A Day in the Kerala Backwaters

Our next port of call was Cochin in the state of Kerala. Rather than spend the day in another large city, we opted to visit a smaller “village” along the canals known as the Kerala Backwaters. With a population of 23,000, Vaikom is a little bigger than what we would call a village, but all things are relative. India is on pace to exceed the population of China in as little as seven years, so there are a lot of people everywhere. To give you an idea of how fast the population is growing, they add the population of Canada approximately every two years.

One of the highlights of Vaikom is the Hindu temple dedicated to Shiva, the destroyer of evil. Shiva was tough to deal with, but his wife, Pārvatī, was a soft touch; so you always wanted to face Shiva on days when Pārvatī was also around.Shiva is busy destroying evil in the top picture, but looks almost angelic in the bottom picture with Pārvatī.One of the traditions is to be blessed by sitting on this scale while the priests add enough bananas to balance your weight.This nine month old girl was the first to be blessed on the scale.These people are in line to make an offering at the Temple and receive a free lunch in return.This is the outside wall of the main building of the Temple. The little metal dishes are to hold oil which is one of the most popular offerings. The idea is to pour oil in the holder and light it as your offering. It must be safe as the temple has survived since 1594. The Temple is notable as the site of the Vaikom Agitation which gained the right of people of the lower castes to walk on the roads around the Temple.These are some of the men in the Temple. The man in the lower picture has stripes of ashes on his body as a symbol of his devotion.We passed by this one room school house with the teacher and her class of three to six year olds. They enjoyed waving to us, but the oldest started to cry that he wanted to go home when some of our group wanted their picture taken with them. The school house was about as deep as it was wide.These housing extremes were within a one minute walk of each other.The black flag flying above the poster was to honor one of the village residents who had died recently. The poster had a picture of the man and the date of his cremation.We took a short tuktuk ride to the put in point for our canoe ride on the Kerala Backwaters. A short ride was fine as the speed seemed way too fast for conditions.Women were in the canal doing their laundry and washing the dishes. I don’t think I would want too eat or wear anything washed in that canal!Both ducks and children were enjoying the canal. We rode in wooden canoes with a driver who poles the canoes through the water. Most of the canoes held six passengers, but we were in a larger canoe with eleven passengers. Unfortunately, the water level was not very high and our more heavily loaded canoe soon was mired in the mud and could not get out. There was one man and four children there to help push the canoes through this low spot. While they were successful with the smaller canoes, they worked for twenty minutes on our larger canoe before finally concluding we needed to be rescued. After another ten minutes, a rescue canoe arrived and half of us transferred to it. We made good time for the rest of the trip.We saw a lot of people going about their daily life in the village. This pair was drying rice cakes in the sun. This was the fresh chicken section of Whole Foods. If you wanted a chicken, they opened the door and selected the chicken of the weight you desired. The price included the chicken counter manager wringing the neck of the chicken for you.Whole Foods had a meat counter as well. Since cows are sacred to the Hindus, the meat here is water buffalo.We visited a weaving workshop packed with hand looms. The weaver used her feet to move the warp yarns up and down, one hand to shoot the weft shuttle back and forth, and the other hand to set the weft yarn in place. When you had the right rhythm, the weaving was very fast. There is a weaving caste in India. If you are born into that caste, you are destined to be a weaver. Presumably, this girl is learning weaving from her mother to begin weaving herself in a few years.We also visited a coir factory where they made ropes and mats from the fiber of coconut husks. This factory is a cooperative run by the government.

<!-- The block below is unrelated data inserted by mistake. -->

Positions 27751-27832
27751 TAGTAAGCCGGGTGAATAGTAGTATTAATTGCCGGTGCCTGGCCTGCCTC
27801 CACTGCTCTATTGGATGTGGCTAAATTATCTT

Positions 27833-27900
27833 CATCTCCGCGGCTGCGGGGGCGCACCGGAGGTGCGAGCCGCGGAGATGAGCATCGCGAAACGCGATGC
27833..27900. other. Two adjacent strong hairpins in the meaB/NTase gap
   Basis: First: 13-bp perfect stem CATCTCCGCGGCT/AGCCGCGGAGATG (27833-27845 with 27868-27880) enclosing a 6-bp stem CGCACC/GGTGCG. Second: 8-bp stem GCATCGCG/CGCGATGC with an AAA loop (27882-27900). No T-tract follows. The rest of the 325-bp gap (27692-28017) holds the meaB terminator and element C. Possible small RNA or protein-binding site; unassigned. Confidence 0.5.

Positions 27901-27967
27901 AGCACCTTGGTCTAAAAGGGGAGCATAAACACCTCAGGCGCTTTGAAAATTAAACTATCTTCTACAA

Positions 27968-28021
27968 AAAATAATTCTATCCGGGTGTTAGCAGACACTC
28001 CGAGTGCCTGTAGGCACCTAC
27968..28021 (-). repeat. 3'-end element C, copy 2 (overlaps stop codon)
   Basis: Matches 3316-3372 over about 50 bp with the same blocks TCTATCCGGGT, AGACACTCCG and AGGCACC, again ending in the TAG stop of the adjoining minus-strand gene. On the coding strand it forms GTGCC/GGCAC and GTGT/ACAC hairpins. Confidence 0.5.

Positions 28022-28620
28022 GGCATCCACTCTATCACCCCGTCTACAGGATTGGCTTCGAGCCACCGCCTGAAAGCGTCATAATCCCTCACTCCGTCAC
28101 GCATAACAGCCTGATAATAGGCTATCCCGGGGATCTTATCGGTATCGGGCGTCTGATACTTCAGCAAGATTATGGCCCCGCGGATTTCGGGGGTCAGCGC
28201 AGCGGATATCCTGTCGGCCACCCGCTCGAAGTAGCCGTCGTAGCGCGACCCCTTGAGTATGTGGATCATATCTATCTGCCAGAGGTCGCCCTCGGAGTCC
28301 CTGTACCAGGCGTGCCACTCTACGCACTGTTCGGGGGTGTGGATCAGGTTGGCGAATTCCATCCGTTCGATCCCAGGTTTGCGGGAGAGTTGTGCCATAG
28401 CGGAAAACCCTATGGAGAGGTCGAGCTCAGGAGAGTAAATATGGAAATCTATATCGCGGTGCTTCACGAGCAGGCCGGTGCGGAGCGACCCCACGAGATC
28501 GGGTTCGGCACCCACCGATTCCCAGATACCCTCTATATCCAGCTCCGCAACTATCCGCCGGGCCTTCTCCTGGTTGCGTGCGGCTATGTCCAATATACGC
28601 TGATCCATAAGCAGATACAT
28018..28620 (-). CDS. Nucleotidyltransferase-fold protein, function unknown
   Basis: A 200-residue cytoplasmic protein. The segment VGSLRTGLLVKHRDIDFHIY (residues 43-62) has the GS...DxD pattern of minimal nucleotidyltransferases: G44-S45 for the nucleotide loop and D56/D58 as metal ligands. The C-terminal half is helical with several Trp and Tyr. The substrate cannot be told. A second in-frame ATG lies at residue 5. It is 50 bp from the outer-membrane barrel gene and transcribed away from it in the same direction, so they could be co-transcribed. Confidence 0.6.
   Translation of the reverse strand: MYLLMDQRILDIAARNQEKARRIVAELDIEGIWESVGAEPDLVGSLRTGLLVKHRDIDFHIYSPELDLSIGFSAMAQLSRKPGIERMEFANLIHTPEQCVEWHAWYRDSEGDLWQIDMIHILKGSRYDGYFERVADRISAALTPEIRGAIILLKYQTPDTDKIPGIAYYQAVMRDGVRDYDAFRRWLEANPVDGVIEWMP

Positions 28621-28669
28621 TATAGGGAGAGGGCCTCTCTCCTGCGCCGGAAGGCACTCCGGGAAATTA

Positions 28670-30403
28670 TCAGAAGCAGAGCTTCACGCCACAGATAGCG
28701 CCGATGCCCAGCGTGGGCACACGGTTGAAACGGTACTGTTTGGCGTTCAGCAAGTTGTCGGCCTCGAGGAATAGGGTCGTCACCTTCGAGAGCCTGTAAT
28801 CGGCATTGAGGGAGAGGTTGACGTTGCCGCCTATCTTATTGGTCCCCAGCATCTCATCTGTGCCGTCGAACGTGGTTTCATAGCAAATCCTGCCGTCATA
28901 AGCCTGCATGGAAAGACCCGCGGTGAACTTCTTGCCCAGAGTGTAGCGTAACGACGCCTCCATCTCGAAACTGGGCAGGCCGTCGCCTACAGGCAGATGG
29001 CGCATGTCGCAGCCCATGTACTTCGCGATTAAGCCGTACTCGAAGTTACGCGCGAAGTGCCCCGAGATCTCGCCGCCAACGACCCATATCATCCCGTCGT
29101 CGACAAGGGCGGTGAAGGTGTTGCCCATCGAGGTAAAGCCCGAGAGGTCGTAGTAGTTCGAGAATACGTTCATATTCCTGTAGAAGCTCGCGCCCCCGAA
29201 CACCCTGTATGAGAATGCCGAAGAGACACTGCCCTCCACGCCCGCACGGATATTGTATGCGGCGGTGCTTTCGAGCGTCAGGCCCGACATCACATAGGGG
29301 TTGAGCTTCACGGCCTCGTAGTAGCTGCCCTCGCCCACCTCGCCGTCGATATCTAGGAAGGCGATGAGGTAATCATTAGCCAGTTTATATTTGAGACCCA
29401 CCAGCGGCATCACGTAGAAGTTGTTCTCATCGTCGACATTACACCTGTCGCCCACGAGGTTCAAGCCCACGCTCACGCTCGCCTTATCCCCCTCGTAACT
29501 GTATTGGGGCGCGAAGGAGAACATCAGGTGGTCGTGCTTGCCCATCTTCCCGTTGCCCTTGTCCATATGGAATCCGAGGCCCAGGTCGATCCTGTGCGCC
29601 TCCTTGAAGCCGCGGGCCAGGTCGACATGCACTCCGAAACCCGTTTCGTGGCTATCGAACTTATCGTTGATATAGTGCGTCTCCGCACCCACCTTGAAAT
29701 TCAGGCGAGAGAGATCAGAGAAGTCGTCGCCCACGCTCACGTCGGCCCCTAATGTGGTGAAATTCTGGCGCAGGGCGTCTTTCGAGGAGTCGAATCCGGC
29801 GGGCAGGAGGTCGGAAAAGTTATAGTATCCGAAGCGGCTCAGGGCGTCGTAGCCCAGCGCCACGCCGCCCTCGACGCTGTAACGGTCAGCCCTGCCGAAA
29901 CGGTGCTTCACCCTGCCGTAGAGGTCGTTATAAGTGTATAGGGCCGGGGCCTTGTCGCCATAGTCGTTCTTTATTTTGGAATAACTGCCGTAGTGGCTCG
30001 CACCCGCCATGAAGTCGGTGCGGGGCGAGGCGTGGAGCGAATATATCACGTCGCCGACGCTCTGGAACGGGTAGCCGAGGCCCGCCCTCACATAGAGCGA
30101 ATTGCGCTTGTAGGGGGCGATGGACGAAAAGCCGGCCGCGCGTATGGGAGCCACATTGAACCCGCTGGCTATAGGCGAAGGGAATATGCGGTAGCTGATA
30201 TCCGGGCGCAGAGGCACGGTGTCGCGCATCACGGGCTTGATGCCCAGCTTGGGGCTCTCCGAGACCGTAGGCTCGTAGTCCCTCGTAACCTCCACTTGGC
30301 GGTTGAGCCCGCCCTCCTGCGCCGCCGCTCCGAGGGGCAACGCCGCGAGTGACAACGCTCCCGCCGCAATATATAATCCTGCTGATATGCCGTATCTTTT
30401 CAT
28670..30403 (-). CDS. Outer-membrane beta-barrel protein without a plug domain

We saw many other people at work making various crafts. Despite the heat, we both enjoyed a day out of the city. For some people, India stands for “I’ll Never Do It Again”. However, if you can get past the poverty (half the people exist on an income below $3 per day) and the pervasive litter, any other country you visit seems dull by comparison. After a sea day, we visit the Portuguese influenced state of Goa, India.

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